Before I bought my house I watched a lot of real estate-type shows, I was familiar with the buying process as I had witnessed it in my family a few times and I had a general idea of what was involved in home ownership.
I did a bit of research and after my offer on the house was accepted and closing day came I thought I had a bit of an idea of what I was in for.
Well I wasn’t.
These are a few of the things I learned and dealt with my first few months into home ownership. This is not what it’s like for everyone, especially not when you buy a new house, but since I bought an 80-year old antique there’s been some interesting experiences and lessons. I wanted to write about this because there are some people that dive in head first and really have no clue. Home ownership is fantastic and I don’t regret it one bit but you must realize that this is one of the most important decisions you will make in your life. I love my house and don’t regret buying it but in the first 6 months of my home ownership a lot of things happened that let me qualify November 2008 – June 2009 the worst time of my life. I’m not kidding. This is why;
When I bought the house I knew the roof would need to be replaced within 5 years, I did NOT know that it would spring a leak one week after taking possession! The leak was repaired, the drywall was fixed up and repainted and on we went. Soon after that incident, I woke up one morning after it had rained a bit to discover about a foot and a half of water in my crawlspace/basement. Not a big deal really… could happen to anyone and since the floor in there is clay there wasn’t really any damage. In the span of 15 minutes I learned how to get the sump pump working and how to set it up properly so this wouldn’t happen again. My dad had a good laugh when I called him in panic as I waded through the basement in rubber boots, he said “Yeah, so? Turn on the sump pump!” I have not had any issues since and any water that does come in down there is swiftly drained to the pump which pumps it back outside.
I am working on drainage outside and plan to install gutters (no gutters=more water in basement!) By next spring I should have little to no water issues.
The next thing that happened wasn’t an easy fix like the previous two. As winter progressed (we) started getting a lot of headaches, being tired a lot and being angry a lot. I didn’t connect this with anything house related as we didn’t smell anything and I wasn’t familiar with carbon monoxide poisoning. Then one day things started smelling really funny, I turned off the furnace and called in a repairman to come take a look. It turns out we could have died from carbon monoxide poisoning because a pipe had come loose on the furnace. The furnace was supposed to be in working condition when I bought the house but we then found out it was at the end of its life, not much I could do about that since I’d already bought the house. I installed a carbon monoxide alarm the same day. After the repair I chose to use up the remaining oil in our tank and laid the ole furnace to rest in April. Not having ever owned a home before, and never having really learned anything about a furnace and how it really works I had no idea that it could be this dangerous! I was also not familiar with the symptoms of carbon monoxide poisoning; it’s an odourless gas that slowly kills you. You go to sleep and never wake up. Carbon monoxide poisoning kills people every year. Very scary to think back on how tired we were and how much more we were sleeping… how close to death did we get? Afterwards it did take a while to get our energy back, it never really sank in how dangerous the situation was until months after the fact. We probably should have visited the hospital at the time but didn’t. Neither one of us suffered any long-term health effects thankfully but that could have been very different.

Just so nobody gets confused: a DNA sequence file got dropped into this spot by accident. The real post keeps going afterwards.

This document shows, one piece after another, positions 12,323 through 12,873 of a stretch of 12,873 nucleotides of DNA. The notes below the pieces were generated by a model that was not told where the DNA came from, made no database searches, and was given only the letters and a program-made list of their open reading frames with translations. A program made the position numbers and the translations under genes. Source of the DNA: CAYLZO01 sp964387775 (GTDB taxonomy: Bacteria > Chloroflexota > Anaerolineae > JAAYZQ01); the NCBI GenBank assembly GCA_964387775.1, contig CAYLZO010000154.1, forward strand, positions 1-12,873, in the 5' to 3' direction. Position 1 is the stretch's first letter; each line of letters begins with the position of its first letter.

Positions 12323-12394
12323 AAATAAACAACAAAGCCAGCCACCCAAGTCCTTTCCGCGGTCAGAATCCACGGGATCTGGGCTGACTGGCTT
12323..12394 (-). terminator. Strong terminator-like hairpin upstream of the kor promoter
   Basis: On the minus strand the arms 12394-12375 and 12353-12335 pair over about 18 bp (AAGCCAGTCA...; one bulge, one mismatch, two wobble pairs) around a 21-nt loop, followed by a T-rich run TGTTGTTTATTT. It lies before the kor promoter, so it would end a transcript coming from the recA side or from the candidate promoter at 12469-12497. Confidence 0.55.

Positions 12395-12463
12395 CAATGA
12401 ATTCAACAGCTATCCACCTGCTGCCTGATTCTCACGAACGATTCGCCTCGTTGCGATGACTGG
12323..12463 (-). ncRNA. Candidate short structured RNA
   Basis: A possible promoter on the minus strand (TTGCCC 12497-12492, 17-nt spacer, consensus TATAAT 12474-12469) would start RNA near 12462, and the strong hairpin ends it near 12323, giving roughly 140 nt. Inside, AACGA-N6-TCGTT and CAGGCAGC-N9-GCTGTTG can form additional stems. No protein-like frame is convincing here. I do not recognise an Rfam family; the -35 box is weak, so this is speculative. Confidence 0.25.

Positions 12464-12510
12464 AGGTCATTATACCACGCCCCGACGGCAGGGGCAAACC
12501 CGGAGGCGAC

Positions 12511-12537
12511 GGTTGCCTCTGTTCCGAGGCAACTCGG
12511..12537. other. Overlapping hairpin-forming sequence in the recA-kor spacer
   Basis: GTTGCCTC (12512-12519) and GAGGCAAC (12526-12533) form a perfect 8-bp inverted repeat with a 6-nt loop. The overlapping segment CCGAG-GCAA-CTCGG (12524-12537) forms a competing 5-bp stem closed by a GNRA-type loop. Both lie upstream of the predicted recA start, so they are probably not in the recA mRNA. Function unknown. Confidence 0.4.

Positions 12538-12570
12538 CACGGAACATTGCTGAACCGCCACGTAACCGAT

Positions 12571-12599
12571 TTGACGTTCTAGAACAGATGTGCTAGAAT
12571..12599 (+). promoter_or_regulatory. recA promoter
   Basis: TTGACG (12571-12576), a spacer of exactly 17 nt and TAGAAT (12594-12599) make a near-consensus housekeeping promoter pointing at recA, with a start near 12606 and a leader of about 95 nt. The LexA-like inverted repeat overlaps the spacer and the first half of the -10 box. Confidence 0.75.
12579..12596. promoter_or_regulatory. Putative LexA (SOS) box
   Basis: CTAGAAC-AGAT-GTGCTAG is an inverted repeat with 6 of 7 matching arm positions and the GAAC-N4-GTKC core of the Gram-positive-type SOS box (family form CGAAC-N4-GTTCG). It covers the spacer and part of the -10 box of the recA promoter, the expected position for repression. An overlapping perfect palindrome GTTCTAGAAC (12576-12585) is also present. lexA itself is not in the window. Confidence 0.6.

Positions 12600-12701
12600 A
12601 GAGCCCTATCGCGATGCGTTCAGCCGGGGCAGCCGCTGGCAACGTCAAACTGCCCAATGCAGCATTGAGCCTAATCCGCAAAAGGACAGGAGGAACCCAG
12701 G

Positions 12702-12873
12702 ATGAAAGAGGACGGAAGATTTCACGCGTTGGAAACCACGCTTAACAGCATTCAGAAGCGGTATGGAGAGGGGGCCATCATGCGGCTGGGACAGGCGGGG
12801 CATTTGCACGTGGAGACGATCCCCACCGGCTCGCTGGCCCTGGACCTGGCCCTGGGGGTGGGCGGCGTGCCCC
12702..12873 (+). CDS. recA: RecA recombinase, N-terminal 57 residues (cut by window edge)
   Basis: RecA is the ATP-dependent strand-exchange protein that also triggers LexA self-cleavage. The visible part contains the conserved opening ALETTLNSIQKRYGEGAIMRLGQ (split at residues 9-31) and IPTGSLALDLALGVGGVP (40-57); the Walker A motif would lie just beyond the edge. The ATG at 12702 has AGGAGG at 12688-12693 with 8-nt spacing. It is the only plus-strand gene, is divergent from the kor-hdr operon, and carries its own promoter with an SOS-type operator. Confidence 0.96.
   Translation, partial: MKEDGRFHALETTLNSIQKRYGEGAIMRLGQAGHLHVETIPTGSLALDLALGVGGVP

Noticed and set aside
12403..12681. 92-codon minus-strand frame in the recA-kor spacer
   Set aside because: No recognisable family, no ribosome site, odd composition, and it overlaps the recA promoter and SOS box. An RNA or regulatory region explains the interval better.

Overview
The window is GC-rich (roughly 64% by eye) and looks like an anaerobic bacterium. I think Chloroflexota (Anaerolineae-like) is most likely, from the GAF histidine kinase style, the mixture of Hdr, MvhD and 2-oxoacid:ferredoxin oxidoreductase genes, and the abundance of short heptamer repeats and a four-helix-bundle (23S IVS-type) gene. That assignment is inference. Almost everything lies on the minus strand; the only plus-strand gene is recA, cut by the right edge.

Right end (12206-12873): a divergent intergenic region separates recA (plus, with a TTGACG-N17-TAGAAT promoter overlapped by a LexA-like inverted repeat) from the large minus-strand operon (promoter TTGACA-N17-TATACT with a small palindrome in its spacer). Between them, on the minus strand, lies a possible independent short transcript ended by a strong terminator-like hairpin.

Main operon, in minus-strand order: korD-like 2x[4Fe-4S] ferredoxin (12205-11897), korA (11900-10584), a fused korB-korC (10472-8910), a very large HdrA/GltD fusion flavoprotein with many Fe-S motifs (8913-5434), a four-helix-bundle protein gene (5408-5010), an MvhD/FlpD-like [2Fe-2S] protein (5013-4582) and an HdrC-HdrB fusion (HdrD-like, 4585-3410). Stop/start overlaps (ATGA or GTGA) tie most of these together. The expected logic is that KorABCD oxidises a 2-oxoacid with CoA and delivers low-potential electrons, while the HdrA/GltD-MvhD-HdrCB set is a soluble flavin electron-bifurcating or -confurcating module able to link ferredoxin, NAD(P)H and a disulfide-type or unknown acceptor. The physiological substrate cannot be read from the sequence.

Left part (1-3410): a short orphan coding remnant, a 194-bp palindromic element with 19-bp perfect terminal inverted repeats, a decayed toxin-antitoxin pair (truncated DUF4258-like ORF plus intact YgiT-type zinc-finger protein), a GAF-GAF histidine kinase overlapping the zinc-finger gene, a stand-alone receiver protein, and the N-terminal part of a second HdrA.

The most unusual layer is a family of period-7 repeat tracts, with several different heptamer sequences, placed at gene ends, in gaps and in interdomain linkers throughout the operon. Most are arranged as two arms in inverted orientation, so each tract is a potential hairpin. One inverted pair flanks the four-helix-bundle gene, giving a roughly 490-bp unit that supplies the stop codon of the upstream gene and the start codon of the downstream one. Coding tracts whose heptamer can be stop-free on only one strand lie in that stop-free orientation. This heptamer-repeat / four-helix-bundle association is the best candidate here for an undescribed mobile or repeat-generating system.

Other things I discovered in the house were unresolved plumbing problems (a slow leak under the kitchen sink) dry rot in the kitchen during a kitchen gut (I gutted 75% of the kitchen and reno’d it) a rotted out sill under the front door while renovating that wall and electric wiring that leads to nowhere… to name a few. Most of these issues were thankfully discovered during planned renovations and have been easy to deal with for the most part. I didn’t expect anything glamorous and knew that this house needed a lot of work, which has helped curb the disappointment when discovering unknown and unresolved issues in the house. It’s still not easy, but these are the things that come with home ownership that not many people talk about: The stress, disappointment, financial set-backs and the hard work involved in maintaining your own place make it hard, but totally worth it.
For more information on Carbon Monoxide poisoning and how to prevent it please visit http://www.cmhc-schl.gc.ca/en/co/maho/yohoyohe/inaiqu/inaiqu_002.cfm